Author Topic: Which language and library to use  (Read 35042 times)

QubeNub

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Which language and library to use
« on: July 01, 2014, 11:38:52 AM »
Hello folks,

I'm about to start writing a game which i have been gathering ideas about for some time now. It will be a roguelike focussed on magic, spellcrafting, time travelling, proc. gen. content and maybe more.

The problem is that I can't decide which language to program in and which library to use for the display.
I've tried things like LWJGL, LibGDX, Libtcod and even only using Java AWT to write to the screen.

Now the ideas that I have mean that the game will need A LOT of processing power during things like time travelling and such.
I want to use a language/library that is optimized and fast.
I'm a developer by profession so the language choice doesn't really matter.

I was hoping that people here could make some suggestions and maybe tell why you made that suggestion?

Thanks in advance!

QubeNub

Krice

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Re: Which language and library to use
« Reply #1 on: July 01, 2014, 11:49:39 AM »
I'm a developer by profession so the language choice doesn't really matter.

In roguelike world it doesn't mean anything if you are a developer. Well, maybe you get slightly better starting skills. If you were any good at programming you would already know that language does matter. Some languages are better for large scale programs. Speed can become a problem with complex gameplay, because there is more AI and generic program flow stuff than things related to graphics.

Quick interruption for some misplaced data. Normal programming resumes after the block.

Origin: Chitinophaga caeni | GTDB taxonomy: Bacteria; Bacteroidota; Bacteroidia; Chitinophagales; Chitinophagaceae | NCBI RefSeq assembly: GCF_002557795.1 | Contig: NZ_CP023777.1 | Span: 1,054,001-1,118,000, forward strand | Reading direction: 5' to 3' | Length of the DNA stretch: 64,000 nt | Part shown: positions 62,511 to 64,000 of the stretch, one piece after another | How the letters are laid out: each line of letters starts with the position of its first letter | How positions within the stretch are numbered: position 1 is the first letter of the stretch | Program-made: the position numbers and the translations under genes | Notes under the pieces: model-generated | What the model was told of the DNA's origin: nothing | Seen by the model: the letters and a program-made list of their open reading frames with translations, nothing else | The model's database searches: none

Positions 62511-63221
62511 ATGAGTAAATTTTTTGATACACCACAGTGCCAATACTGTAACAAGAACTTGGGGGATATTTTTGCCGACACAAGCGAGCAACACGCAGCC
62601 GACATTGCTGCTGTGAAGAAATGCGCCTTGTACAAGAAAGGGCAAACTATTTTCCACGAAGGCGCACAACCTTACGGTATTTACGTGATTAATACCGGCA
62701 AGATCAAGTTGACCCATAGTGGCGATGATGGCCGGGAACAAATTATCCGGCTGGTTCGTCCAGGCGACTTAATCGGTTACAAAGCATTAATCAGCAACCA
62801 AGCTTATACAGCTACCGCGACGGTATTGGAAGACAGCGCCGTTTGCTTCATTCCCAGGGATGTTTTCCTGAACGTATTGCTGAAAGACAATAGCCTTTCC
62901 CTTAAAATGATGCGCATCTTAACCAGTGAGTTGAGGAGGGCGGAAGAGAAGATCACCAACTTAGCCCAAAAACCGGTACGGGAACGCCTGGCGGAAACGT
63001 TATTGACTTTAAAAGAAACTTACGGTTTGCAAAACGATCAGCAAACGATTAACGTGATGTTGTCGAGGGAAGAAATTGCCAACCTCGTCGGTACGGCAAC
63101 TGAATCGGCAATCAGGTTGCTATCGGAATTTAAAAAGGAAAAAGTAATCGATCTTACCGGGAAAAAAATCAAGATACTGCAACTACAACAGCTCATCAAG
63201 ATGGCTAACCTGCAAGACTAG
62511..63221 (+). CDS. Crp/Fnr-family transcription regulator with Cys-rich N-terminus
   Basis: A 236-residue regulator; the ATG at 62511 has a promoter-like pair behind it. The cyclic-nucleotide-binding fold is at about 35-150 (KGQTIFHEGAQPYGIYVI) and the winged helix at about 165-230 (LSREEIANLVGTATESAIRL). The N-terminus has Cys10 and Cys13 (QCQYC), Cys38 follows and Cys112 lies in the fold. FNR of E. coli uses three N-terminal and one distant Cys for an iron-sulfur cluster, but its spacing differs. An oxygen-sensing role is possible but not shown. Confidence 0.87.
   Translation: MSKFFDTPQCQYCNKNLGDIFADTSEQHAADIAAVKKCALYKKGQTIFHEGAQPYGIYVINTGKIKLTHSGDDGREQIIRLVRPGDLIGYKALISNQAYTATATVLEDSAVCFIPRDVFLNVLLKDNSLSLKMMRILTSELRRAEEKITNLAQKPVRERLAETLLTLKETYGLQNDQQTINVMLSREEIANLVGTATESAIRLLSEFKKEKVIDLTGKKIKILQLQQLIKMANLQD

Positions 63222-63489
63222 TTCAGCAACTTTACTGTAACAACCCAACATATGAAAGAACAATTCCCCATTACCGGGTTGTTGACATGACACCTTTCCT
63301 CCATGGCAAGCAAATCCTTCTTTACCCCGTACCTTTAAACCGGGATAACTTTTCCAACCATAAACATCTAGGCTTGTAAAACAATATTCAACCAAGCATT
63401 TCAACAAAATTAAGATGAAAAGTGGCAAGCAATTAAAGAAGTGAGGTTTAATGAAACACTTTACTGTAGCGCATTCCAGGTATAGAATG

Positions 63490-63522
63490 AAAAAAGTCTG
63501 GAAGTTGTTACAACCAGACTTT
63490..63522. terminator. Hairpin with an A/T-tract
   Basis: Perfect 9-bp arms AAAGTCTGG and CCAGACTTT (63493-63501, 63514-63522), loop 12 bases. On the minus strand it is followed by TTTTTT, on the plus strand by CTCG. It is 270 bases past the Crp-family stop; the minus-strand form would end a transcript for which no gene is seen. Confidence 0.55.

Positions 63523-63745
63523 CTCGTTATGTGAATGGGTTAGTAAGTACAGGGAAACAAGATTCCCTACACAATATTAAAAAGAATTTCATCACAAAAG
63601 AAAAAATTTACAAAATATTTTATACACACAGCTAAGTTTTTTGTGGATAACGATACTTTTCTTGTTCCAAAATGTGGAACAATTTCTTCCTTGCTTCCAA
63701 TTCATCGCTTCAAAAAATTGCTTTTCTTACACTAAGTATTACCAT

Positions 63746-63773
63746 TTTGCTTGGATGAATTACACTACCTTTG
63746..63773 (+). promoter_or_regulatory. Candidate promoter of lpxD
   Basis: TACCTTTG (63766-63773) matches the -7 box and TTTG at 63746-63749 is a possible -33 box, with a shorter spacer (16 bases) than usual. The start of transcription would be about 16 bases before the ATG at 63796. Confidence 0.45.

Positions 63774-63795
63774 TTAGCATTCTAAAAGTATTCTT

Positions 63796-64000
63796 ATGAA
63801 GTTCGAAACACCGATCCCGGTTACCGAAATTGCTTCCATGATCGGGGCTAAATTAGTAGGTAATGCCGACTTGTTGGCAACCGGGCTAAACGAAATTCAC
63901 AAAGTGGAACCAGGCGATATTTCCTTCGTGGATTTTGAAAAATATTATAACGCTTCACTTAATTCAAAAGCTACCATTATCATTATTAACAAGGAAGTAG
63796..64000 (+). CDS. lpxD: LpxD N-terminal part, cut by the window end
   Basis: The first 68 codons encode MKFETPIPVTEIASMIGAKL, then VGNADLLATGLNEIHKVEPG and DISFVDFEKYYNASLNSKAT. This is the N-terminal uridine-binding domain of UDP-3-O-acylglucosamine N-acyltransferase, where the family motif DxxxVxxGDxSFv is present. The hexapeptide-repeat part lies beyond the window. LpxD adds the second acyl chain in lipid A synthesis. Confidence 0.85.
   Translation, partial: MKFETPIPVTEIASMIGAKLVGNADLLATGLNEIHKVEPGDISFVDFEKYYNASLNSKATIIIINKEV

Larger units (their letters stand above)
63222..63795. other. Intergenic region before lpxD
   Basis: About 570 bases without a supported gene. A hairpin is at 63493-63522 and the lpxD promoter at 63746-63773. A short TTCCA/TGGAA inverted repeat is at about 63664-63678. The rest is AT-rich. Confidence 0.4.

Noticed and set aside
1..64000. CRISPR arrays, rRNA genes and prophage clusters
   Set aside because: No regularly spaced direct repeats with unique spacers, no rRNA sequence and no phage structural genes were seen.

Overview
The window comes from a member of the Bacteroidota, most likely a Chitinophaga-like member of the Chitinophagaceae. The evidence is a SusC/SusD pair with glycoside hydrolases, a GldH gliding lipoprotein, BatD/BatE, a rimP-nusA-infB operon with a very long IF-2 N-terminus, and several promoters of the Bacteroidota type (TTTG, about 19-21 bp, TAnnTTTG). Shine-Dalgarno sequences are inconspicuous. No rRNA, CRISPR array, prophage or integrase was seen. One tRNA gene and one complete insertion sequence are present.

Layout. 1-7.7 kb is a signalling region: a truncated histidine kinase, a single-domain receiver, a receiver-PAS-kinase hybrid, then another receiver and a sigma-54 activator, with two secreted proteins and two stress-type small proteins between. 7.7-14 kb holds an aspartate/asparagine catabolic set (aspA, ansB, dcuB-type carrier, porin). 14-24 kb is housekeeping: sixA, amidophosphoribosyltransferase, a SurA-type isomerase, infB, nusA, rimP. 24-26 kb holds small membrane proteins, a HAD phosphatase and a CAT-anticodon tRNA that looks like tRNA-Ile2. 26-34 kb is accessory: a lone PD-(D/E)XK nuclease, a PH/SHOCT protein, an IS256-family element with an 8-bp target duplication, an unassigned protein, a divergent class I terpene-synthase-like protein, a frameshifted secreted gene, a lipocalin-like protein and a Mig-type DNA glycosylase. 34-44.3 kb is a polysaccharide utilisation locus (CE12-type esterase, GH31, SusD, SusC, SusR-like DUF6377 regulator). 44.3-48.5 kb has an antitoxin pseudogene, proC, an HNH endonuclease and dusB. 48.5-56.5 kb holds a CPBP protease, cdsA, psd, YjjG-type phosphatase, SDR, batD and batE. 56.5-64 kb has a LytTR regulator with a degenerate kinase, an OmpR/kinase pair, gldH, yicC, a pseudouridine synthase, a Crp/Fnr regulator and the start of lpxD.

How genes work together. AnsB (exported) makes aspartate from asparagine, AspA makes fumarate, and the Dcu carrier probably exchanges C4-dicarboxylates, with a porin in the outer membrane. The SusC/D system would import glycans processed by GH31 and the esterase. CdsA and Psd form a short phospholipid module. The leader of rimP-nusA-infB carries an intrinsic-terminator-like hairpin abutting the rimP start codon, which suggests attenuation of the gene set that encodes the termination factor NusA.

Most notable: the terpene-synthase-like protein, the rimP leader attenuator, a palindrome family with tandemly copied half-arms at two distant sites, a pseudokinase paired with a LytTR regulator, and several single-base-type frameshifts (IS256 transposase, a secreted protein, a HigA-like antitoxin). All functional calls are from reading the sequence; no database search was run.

QubeNub

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Re: Which language and library to use
« Reply #2 on: July 01, 2014, 11:55:14 AM »
What I meant is that I will be able to work with almost any language, I don't really know which languages are faster than others in terms of logic.

reaver

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Re: Which language and library to use
« Reply #3 on: July 01, 2014, 11:58:06 AM »
Use the language you're the most proficient with. Unless it's COBOL, Fortran or sth like that.

guest509

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Re: Which language and library to use
« Reply #4 on: July 01, 2014, 12:23:42 PM »
Python and Libtcod seems to be very popular.

I stuck with Gamemaker, but will probably move on soon to something else. Maybe the ToME engine.

QubeNub

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Re: Which language and library to use
« Reply #5 on: July 01, 2014, 12:56:01 PM »
Yes, Libtcod looks exactly the kind of library I want to use.
But I don't know for sure if python has good performance when doing a lot of calculations/memory read/writes.

Omnivore

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Re: Which language and library to use
« Reply #6 on: July 01, 2014, 01:11:43 PM »
Python's performance is largely irrelevant.  It is great for prototyping (looks much like pseudo-code) and it is easy to profile.  When you identify a section of code that is a performance bottleneck, you can implement that section in another language as a lib and call it from Python (or just use Cython which is a mix of C and Python).  Python has a ton of libraries available that are already tested and optimized which may fit your needs (Cython + NumPy is excellent for high performance arrays).

The major reason to use Python or similar (Lua w/LuaJIT for example) is it allows you to quickly get a working prototype and test your ideas.  It gives you a 'fail fast' - quick iteration development cycle.  I find it also helps to avoid premature low level optimizations and concentrate on algorithmic optimization.


Eben

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Re: Which language and library to use
« Reply #7 on: July 01, 2014, 11:08:14 PM »
If you know Java:

https://github.com/SquidPony is a Java full-service text and graphical tile roguelike (or any grid game really) library. I've used it for all of my several 7dRLs and several other projects. Which is no surprise, I made it :D

You can see in my source for Assault Fish (at the link above) how to do some really cool things with it, like Perlin Noise and transparent overlays, and animations.

You can also see other things I've done with it at my site http://squidpony.com/

(cross posted since it applies here too. kinda surprising there's a sudden interest in Java, it's been all Unity for the last year)